A new exhibition featuring a politically-charged photographic work in an installation that explores themes of individuality, protest and representation.
The work of Dutch artist Willem de Rooij is multifaceted and incorporates film, sculpture, and installation. In many instances, his installations include the work of other artists and artefacts from historical or anthropological collections that relate to his own works, forming temporary groupings which create new layers of meaning. This contextual gesture or act of framing draws attention to the relationship between cultural identity and memory, collecting and display. In his installations, meaning is not produced by an object alone, but in the relationship between the things we see, their context and our own act of reading.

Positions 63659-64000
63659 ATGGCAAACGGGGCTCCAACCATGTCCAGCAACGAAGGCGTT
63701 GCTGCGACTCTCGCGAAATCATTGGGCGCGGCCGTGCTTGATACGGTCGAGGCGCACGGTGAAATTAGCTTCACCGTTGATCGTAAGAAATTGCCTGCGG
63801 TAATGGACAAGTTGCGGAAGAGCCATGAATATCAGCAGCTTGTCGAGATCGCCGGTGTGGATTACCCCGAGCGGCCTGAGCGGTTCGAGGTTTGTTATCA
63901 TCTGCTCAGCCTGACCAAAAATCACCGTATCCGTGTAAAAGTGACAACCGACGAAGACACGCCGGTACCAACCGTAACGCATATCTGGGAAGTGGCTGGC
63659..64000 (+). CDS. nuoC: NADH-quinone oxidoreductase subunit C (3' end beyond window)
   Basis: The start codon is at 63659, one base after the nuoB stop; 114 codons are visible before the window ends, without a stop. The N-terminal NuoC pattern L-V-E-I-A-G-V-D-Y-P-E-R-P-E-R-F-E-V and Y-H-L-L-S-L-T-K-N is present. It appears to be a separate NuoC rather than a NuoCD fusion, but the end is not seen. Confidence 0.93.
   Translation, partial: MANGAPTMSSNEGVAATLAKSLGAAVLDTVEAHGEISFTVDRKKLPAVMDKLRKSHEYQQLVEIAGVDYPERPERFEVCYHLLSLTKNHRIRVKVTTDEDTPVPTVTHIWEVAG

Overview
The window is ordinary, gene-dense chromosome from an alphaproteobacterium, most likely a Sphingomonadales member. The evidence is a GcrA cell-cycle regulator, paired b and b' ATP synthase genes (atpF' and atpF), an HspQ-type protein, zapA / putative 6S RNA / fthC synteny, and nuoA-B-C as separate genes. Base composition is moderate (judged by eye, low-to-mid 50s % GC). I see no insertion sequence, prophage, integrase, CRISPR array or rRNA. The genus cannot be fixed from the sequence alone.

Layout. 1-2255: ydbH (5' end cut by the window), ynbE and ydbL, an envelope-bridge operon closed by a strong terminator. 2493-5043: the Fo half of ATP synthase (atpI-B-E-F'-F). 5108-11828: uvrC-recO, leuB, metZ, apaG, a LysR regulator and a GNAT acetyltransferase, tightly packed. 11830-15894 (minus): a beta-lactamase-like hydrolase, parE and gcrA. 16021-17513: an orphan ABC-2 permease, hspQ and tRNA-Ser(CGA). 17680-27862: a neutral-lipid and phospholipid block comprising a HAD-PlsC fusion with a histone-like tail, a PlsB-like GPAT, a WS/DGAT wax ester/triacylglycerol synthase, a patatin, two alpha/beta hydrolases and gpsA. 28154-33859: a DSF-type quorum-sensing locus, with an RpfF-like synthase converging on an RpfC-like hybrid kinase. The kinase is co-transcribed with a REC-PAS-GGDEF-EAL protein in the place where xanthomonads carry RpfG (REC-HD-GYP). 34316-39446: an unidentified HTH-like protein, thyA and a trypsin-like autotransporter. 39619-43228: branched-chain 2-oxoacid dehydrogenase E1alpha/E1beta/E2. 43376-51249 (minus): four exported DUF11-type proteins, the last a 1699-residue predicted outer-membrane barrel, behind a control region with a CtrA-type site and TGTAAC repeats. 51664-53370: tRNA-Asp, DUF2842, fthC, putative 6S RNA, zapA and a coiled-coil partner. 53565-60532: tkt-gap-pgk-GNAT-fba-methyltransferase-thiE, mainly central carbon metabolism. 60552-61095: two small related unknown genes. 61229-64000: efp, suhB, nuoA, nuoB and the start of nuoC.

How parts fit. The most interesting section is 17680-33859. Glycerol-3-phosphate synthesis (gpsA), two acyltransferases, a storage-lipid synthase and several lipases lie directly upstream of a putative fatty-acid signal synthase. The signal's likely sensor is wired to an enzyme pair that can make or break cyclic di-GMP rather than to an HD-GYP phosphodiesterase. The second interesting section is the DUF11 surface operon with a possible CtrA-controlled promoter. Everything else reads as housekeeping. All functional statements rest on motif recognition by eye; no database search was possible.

Many of de Rooij’s recent works are reduced, almost abstract, and seemingly devoid of any explicit meaning or reference. In these works, which include fine weavings with delicate colour gradients, you are invited to experience immediate pleasure or fascination. In a much subtler way, his work can be interpreted as questioning, for example, the way in which colours relate to systems of meaning such as skin colour or political bodies. For his exhibition at Arnolfini, de Rooij further investigates the relationship between images and meaning through an installation that consists of two different works that explore the mechanics of representation.